Some systems are capable of multipoint conferencing with no MCU, stand-alone, embedded or otherwise. These use a standards-based H.323 technique known as "decentralized multipoint", where each station in a multipoint call exchanges video and audio directly with the other stations with no central "manager" or other bottleneck. The advantages of this technique are that the video and audio will generally be of higher quality because they don't have to be relayed through a central point. Also, users can make ad-hoc multipoint calls without any concern for the availability or control of an MCU. This added convenience and quality comes at the expense of some increased network bandwidth, because every station must transmit to every other station directly.


Tuesday, August 24, 2010

Video Conferencing Echo Cancellation

A fundamental feature of professional videoconferencing systems is acoustic echo cancellation (AEC). Echo can be defined as the reflected source wave interference with new wave created by source. AEC is an algorithm which is able to detect when sounds or utterances reenter the audio input of the videoconferencing codec, which came from the audio output of the same system, after some time delay. If unchecked, this can lead to several problems including:
1. the remote party hearing their own voice coming back at them (usually significantly delayed)
2. strong reverberation, rendering the voice channel useless as it becomes hard to understand and
3. howling created by feedback. Echo cancellation is a processor-intensive task that usually works over a narrow range of sound delays.


Monday, August 23, 2010

Two kinds of Video Conferencing Systems.

There are basically two kinds of videoconferencing systems:
1. Dedicated systems have all required components packaged into a single piece of equipment, usually a console with a high quality remote controlled video camera. These cameras can be controlled at a distance to pan left and right, tilt up and down, and zoom. They became known as PTZ cameras. The console contains all electrical interfaces, the control computer, and the software or hardware-based codec. Omnidirectional microphones are connected to the console, as well as a TV monitor with loudspeakers and/or a video projector. There are several types of dedicated videoconferencing devices:
1. Large group videoconferencing are non-portable, large, more expensive devices used for large rooms and auditoriums.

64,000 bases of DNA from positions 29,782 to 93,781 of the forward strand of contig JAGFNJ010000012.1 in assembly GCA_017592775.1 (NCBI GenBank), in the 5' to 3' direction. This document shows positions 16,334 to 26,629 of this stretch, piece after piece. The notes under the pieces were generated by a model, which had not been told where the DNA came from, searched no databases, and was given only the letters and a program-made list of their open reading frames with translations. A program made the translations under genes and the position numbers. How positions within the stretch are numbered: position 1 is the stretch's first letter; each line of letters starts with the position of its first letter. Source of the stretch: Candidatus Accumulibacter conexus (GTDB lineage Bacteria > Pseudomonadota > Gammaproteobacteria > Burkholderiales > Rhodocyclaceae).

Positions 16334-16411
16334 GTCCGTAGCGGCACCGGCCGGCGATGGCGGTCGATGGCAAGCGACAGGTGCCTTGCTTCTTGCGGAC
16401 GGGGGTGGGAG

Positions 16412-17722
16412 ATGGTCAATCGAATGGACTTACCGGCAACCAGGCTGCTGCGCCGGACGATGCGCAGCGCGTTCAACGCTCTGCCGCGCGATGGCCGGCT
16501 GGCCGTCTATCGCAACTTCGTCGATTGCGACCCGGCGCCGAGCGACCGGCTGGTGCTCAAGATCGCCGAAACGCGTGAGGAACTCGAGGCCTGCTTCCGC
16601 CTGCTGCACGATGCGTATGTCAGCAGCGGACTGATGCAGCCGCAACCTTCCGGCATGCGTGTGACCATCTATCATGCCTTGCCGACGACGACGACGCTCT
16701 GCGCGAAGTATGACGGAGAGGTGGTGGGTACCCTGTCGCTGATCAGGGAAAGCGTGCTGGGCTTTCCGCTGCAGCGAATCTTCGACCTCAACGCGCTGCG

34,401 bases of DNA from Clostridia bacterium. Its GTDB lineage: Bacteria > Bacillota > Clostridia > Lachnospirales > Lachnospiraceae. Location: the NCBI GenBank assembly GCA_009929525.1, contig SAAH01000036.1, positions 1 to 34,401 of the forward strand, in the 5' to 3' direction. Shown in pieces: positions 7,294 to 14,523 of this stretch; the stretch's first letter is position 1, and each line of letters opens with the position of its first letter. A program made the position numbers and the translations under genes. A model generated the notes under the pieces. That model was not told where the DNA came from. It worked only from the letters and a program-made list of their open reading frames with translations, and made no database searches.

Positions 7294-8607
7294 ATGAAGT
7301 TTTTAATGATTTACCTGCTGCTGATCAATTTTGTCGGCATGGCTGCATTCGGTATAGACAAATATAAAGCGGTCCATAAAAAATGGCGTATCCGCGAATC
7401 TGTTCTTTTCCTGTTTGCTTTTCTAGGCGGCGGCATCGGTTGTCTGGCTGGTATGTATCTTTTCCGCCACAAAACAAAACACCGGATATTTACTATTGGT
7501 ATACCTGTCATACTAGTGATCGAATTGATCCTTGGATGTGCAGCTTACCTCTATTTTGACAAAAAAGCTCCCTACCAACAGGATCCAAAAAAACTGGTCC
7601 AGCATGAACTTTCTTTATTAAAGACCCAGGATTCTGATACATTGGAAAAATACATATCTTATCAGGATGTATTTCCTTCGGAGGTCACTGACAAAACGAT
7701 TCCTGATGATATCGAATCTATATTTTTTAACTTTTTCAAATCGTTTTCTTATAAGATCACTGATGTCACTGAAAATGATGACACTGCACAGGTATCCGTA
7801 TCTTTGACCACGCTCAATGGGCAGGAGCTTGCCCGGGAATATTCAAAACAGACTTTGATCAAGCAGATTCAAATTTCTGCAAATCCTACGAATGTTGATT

2. Small group videoconferencing are non-portable or portable, smaller, less expensive devices used for small meeting rooms.
3. Individual videoconferencing are usually portable devices, meant for single users, have fixed cameras, microphones and loudspeakers integrated into the console.
2. Desktop systems are add-ons (hardware boards, usually) to normal PCs, transforming them into videoconferencing devices. A range of different cameras and microphones can be used with the board, which contains the necessary codec and transmission interfaces. Most of the desktops systems work with the H.323 standard. Videoconferences carried out via dispersed PCs are also known as e-meetings.


Sunday, August 22, 2010

Videoconferencing Technology

The core technology used in a videoconferencing system is digital compression of audio and video streams in real time. The hardware or software that performs compression is called a codec (coder/decoder). Compression rates of up to 1:500 can be achieved. The resulting digital stream of 1s and 0s is subdivided into labeled packets, which are then transmitted through a digital network of some kind (usually ISDN or IP). The use of audio modems in the transmission line allow for the use of POTS, or the Plain Old Telephone System, in some low-speed applications, such as videotelephony, because they convert the digital pulses to/from analog waves in the audio spectrum range.
The other components required for a videoconferencing system include:
· Video input : video camera or webcam
· Video output: computer monitor , television or projector
· Audio input: microphones, CD/DVD player, cassette player, or any other source of PreAmp audio outlet.
· Audio output: usually loudspeakers associated with the display device or telephone
· Data transfer: analog or digital telephone network, LAN or Internet


Saturday, August 21, 2010

History of Video Conferencing continued...

Finally, in the 1990s, IP (Internet Protocol) based videoconferencing became possible, and more efficient video compression technologies were developed, permitting desktop, or personal computer (PC)-based videoconferencing. In 1992 CU-SeeMe was developed at Cornell by Tim Dorcey et al. In 1995 the First public videoconference and peacecast between the continents of North America and Africa took place, linking a technofair in San Francisco with a techno-rave and cyberdeli in Cape Town. At the Winter Olympics opening ceremony in Nagano, Japan, Seiji Ozawa conducted the Ode to Joy from Beethoven's Ninth Symphony simultaneously across five continents in near-real time.
In the 2000s, videotelephony was popularized via free Internet services, web plugins and on-line telecommunication programs which promoted low cost, albeit low-quality, videoconferencing to virtually every location with an Internet connection.
In May 2005, the first high definition video conferencing systems, made by LifeSize Communications were displayed at the Interop trade show in Las Vegas, Nevada, able to provide 30 frames per second at a 1280 by 720 display resolution. Polycom introduced its first high definition video conferencing system to the market in 2006. High definition has now become standard, with all serious players in the videoconferencing market offering it.

Friday, August 20, 2010

Video Conferencing History continued...